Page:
After doing some online and in-store searching, I finally decided to custom-build a laptop on I started with one of the cheaper ones (since my computing needs are pretty light), then upgraded a couple things. The final laptop had a price of $750.

Right before I bought it, though, our in-house online coupon expert walked in. "Hey, find me a good Dell coupon!" I said.

After a little searching, he uncovered a coupon that gave 25% off a Dell laptop of $1000 or more. A little math revealed that a $1000 laptop at 25% off was...$750.

I went on an upgrading spree. More memory! A larger hard drive! A better processor! Finally, my computer hit $1000, the coupon kicked in, and the price dropped back to $750.

So thanks to Philip, I have a much better laptop for the same price I was going to pay originally. For those who care, here are the specs:

  • Dell Insipron 1520
  • Dual-core Intel processor (2.0 GHz/800 MHz FSB/2 MB L2 cache, up from the original 1.73 GHZ/533 MHz/1 MB)
  • Windows XP (I deliberately chose this over Vista, and plan to dual-boot Ubuntu)
  • 4 GB RAM (up from the original 2)
  • 15.4" screen
  • 160 GB hard drive (up from the original 120 GB. I don't need a lot of space; I'm not a "media" person)
  • CD/DVD drive (reader/writer)

Monday, May 12, 2008

Quark BBQ

On Saturday, Quark had a barbecue. It was a lot of fun, with Ultimate Frisbee, marshmallow guns, and food.

In this last picture, look about a foot from the bottom of the tree, near the middle if it. You can just barely see the top of a PVC sniper rifle, delivering high-velocity marshmallows to the backs of peoples' heads. The guy even had camo on an everything.

I should have taken my potato cannon...

Saturday, May 10, 2008


On Monday, Xirax taught me how to play badminton. I thought I was doing pretty good, but when it came time to pick up Child from work, I told him we should play to 11 before I had to leave.

"Okay," he said. "I'll spot you 10."

He still won. I have a long way to go...

Wednesday, May 07, 2008

Writers of the Future Winners by State

The first few sets of honorable mentions for the second quarter of the Writers of the Future contest have been posted, and I thought it would be interesting to break the results down by state. In other words, which states had the highest ratio of winners to population?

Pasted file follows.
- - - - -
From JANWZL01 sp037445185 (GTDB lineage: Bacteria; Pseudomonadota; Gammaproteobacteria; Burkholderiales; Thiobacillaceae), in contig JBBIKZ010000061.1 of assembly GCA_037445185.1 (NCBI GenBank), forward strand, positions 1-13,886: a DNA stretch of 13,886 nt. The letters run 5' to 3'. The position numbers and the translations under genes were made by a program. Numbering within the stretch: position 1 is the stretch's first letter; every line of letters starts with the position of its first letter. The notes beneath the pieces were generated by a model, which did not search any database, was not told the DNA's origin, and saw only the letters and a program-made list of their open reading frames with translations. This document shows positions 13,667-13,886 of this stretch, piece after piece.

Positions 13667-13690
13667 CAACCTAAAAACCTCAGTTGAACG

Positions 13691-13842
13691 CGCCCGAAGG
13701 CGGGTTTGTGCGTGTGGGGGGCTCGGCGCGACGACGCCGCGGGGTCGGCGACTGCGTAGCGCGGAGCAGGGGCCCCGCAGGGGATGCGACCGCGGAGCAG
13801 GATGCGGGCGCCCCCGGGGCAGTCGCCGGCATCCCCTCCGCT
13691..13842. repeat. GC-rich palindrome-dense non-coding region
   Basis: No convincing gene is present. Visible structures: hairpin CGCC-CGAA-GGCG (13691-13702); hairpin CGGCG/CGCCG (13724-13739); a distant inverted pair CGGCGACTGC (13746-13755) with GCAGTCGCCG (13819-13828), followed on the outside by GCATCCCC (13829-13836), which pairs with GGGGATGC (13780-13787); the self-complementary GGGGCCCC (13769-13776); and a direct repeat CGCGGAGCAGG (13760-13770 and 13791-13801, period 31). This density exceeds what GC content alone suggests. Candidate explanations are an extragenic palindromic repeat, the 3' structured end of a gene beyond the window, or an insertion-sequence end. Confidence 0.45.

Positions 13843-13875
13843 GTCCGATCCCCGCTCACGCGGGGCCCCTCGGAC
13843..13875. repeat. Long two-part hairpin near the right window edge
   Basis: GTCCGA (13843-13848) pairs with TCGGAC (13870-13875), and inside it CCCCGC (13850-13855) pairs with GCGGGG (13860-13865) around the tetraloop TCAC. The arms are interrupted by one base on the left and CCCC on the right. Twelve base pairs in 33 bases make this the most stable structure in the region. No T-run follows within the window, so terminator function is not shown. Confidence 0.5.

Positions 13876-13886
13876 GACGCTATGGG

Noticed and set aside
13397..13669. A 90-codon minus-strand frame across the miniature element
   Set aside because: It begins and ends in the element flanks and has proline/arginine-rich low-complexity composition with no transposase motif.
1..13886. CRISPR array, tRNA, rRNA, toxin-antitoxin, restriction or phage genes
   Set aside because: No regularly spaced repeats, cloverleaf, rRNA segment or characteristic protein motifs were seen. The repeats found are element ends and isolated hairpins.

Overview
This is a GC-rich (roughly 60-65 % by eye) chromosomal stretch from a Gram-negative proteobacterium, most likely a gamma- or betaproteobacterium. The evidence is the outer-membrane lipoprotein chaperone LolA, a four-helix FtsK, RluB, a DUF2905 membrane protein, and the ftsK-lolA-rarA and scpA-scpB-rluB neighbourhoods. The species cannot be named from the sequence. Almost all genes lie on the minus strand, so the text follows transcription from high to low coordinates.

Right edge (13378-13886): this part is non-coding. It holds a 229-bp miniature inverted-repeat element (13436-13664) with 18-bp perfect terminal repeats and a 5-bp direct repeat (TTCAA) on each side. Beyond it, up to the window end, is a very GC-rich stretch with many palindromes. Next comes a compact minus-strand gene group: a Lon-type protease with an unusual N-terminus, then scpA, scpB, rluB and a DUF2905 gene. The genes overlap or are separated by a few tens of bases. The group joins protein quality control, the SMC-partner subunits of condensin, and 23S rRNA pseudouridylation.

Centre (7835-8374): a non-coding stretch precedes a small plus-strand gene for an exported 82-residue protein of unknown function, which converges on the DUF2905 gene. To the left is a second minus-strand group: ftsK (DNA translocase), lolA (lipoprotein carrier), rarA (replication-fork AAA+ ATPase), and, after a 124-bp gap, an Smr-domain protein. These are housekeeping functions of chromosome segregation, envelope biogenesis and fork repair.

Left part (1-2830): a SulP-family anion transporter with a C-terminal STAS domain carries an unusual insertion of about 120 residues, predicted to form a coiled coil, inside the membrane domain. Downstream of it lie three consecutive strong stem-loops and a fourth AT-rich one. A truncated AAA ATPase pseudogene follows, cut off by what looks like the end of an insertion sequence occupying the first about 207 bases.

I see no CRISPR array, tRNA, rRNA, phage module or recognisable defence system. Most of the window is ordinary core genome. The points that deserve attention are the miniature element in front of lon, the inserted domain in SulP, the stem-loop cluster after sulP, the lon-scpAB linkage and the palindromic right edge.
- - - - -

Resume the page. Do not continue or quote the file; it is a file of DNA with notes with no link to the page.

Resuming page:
There have been 121 Honorable Mentions (so far) from the 2nd quarter, and to increase the sample size I also looked at the 114 Honorable Mentions from the 1st quarter, for a total of 235. (For those who care, the results are shown in 10,000ths percent of state population.) Again, this is the ratio of winners to population, not the ratio of submitters to population.

The top five winners:
1. Utah: 5.5
2. Montana: 4.2
3. Alaska: 3
4. Oregon: 2.4
5. Washington: 2.2
Apparently, living in a Western state makes you a good writer. Or perhaps the good writers all move to Western states... Anyway, Utah blew away the competition, and Montana, Alaska, Oregon, and Washington weren't far behind. (I don't want to say that Utah being in the lead was entirely due to me *cough cough*, but I did get an honorable mention last quarter... :)

A handful of states didn't produce any winners at all (again, there might be more H. M.s to come from this quarter), but we've hidden them at the very bottom. Curiously, being Western isn't enough, since both Wyoming and Idaho (two of Utah's neighbors) didn't have any winners. A full listing of the results is below.

When we look at the percent of total Honorable Mentions by state, however, we start off as expected. California and Texas, with the largest and second-largest population respectively, have the most and second-most winners. California had over 9 percent of the total Honorable Mentions, and Texas had over 7 percent.